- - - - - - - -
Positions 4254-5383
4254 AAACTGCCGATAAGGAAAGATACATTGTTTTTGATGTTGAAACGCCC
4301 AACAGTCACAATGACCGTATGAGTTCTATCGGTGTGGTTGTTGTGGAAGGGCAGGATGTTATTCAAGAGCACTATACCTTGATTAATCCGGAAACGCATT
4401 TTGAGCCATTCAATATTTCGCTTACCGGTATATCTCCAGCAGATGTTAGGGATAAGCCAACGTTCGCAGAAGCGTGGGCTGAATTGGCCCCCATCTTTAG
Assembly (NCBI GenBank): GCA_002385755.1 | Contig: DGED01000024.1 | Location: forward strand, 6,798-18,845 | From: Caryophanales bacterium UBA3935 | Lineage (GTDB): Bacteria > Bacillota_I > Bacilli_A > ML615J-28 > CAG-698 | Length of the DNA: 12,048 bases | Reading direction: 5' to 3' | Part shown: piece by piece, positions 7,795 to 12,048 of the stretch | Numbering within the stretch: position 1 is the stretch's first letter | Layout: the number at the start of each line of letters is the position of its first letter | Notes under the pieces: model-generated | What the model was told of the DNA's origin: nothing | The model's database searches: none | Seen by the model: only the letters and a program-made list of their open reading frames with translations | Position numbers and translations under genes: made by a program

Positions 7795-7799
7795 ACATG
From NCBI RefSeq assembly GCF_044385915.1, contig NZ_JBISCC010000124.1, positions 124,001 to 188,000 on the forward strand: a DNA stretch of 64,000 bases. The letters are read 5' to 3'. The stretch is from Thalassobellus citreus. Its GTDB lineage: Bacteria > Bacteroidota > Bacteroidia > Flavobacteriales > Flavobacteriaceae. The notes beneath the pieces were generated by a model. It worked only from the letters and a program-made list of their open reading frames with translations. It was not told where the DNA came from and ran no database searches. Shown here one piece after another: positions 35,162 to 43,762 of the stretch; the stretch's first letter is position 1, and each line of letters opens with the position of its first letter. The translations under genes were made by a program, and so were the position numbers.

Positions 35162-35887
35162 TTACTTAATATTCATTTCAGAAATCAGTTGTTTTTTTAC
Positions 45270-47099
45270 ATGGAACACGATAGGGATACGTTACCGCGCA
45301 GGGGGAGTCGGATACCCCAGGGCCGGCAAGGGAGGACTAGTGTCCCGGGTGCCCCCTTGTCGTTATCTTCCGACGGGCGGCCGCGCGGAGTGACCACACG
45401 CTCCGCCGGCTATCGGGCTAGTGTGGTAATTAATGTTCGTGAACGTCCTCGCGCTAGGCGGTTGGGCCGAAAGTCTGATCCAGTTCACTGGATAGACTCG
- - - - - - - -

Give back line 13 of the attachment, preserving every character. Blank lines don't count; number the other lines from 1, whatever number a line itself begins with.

45301 GGGGGAGTCGGATACCCCAGGGCCGGCAAGGGAGGACTAGTGTCCCGGGTGCCCCCTTGTCGTTATCTTCCGACGGGCGGCCGCGCGGAGTGACCACACG